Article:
A woman in a green skirt charges an electric vehicle
Blog

Canada’s Long-Term Plan Sets a Course for a Strong, Resilient Recovery

In its Speech from the Throne, the Government of Canada charted an important path forward, setting the course for clean economic growth.
By Richard Florizone, Bruce Lourie on September 25, 2020

This week, in a Speech from the Throne, the Government of Canada outlined its broad plan to respond to COVID-19. The first priorities in that plan are to fight the pandemic and deal with its immediate health and economic impactswhich is exactly where all governments must focus amid this crisis.

The plan also lays out a long-term recovery strategy to "build back better" by fighting climate change and keeping Canada competitive in the fast-growing global clean economy. Canada is not alone in trying to address the twin challenges of economic growth and climate change. Tackling them is a top concern for governments around the world, driving intense study and historic new investment.

With a focus on building retrofits, clean energy, and investments in nature, Canada’s plan aligns well with international efforts and leading academic research.

In July, the European Union committed at least 30% of its extraordinary EUR 1.8 trillion multi-year budget and COVID-19 recovery fund to climate objectives. That is in addition to billions more in green stimulus in member countries. As the UK’s Conservative Prime Minister, Boris Johnson, said: "The green recovery is going to be essential to this country’s success in the next few years."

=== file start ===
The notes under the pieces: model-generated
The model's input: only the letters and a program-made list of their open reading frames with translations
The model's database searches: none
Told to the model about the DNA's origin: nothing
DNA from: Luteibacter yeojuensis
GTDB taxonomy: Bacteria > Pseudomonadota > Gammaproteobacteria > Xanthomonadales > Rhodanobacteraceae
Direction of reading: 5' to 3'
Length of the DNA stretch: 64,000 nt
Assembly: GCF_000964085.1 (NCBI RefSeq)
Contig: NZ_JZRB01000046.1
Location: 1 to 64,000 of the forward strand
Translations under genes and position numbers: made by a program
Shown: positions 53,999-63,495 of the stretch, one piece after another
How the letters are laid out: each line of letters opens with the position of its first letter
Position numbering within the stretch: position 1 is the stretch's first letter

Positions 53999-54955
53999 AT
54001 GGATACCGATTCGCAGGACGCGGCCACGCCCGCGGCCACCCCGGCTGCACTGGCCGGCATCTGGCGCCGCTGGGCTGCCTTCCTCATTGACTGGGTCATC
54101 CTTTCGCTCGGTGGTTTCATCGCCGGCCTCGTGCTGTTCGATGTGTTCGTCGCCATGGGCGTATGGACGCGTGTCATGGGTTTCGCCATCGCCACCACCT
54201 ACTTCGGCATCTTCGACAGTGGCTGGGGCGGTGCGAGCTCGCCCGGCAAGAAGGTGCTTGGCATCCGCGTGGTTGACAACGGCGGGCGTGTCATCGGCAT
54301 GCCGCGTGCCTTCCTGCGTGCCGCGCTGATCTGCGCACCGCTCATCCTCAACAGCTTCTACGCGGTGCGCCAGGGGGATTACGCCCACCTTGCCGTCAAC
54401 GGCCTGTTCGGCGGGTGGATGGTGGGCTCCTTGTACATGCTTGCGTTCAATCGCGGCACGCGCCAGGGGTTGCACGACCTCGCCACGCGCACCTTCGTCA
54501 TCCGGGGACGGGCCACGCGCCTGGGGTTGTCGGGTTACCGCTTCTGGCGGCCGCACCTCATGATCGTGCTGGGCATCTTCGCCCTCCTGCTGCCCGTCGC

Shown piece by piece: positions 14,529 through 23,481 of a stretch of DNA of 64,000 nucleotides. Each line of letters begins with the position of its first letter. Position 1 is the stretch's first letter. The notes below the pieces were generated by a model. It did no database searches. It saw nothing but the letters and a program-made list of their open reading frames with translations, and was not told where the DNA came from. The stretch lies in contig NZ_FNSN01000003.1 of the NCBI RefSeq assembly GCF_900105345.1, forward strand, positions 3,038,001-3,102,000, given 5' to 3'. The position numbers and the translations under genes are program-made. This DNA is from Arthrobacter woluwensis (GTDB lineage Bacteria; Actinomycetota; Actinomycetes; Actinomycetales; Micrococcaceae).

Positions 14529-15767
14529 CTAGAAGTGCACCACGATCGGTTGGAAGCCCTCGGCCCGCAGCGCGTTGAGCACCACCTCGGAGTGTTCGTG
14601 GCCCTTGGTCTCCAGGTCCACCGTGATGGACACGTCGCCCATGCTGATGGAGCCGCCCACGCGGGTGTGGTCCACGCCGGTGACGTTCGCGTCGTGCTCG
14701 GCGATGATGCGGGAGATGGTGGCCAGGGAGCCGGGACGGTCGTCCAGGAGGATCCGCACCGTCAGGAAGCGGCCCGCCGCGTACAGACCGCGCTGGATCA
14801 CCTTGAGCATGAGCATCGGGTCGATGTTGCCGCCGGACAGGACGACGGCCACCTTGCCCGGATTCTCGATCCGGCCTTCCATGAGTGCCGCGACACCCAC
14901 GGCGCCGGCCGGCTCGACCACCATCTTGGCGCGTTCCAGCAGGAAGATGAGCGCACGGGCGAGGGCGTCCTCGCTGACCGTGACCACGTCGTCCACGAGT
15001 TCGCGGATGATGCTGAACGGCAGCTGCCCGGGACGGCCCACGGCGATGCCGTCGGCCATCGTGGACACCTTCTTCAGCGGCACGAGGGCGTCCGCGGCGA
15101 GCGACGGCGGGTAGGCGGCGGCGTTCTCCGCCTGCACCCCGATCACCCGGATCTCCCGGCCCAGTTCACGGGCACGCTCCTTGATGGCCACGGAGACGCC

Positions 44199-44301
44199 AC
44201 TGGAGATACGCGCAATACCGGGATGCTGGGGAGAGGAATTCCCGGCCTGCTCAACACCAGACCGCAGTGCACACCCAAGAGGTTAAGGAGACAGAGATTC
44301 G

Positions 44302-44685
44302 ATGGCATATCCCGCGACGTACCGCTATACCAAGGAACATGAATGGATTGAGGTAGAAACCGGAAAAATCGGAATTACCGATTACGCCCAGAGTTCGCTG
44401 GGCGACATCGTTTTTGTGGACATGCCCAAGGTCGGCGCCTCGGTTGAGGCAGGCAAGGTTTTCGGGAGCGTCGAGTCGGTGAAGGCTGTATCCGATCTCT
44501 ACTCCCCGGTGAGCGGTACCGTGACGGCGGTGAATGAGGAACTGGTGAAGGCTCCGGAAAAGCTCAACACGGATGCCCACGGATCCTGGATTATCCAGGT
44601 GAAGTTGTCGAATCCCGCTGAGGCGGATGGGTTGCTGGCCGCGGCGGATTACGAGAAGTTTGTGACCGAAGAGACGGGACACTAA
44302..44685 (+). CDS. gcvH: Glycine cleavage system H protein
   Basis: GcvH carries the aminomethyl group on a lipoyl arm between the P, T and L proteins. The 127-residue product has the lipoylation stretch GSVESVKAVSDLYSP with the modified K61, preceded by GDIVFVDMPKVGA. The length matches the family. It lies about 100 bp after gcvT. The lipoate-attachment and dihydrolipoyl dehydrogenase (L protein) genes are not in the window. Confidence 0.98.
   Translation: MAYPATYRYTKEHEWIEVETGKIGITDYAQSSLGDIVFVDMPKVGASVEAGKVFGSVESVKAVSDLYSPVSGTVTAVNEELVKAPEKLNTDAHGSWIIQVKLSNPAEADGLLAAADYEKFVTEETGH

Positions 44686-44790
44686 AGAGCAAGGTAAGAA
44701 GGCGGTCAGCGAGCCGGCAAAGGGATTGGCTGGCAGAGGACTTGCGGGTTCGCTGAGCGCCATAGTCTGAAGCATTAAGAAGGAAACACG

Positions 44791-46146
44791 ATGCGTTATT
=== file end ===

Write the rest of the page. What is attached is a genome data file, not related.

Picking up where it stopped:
With a focus on building retrofits, clean energy, and investments in nature, Canada’s plan aligns well with international efforts and leading academic research.

How should this investment be best spent to meet job creation and climate goals? Earlier this year, a group of academics and economists, including Nobel laureate Joseph Stiglitz and Lord Nicolas Stern, tackled the question head-on, identifying five measures with the highest potential on economic and environmental metrics. Those recommended measures include building efficiency retrofits, clean energy infrastructure, and investments in natureall of which feature prominently in Canada’s plan.

For Canada, we addressed the question through the Task Force for a Resilient Recovery, an independent group of Canadian finance, policy, and sustainability experts that gathered and assessed recovery ideas from across Canada and around the world. Over months of analysis and debate, we landed on similar priorities: building retrofits, clean energy, and investment in naturealong with production and adoption of zero-emission vehicles (ZEVs) and efforts to grow clean tech across the Canadian economy. 

Of course, much more remains to be done, with a long road to implementing the lofty goals of the Speech from the Throne. A planned economic update this fall is the next major milestone, when the government will put money against its commitments.

Aligned with global efforts and leading expertise, the Government of Canada has charted an important path forward, setting the course for a strong, resilient recovery.  For that, it should be congratulated.
 

Dr. Richard Florizone is the President and CEO of IISD. Bruce Lourie is President of the Ivey Foundation. Both were members of the Task Force for a Resilient Recovery, which just concluded its work.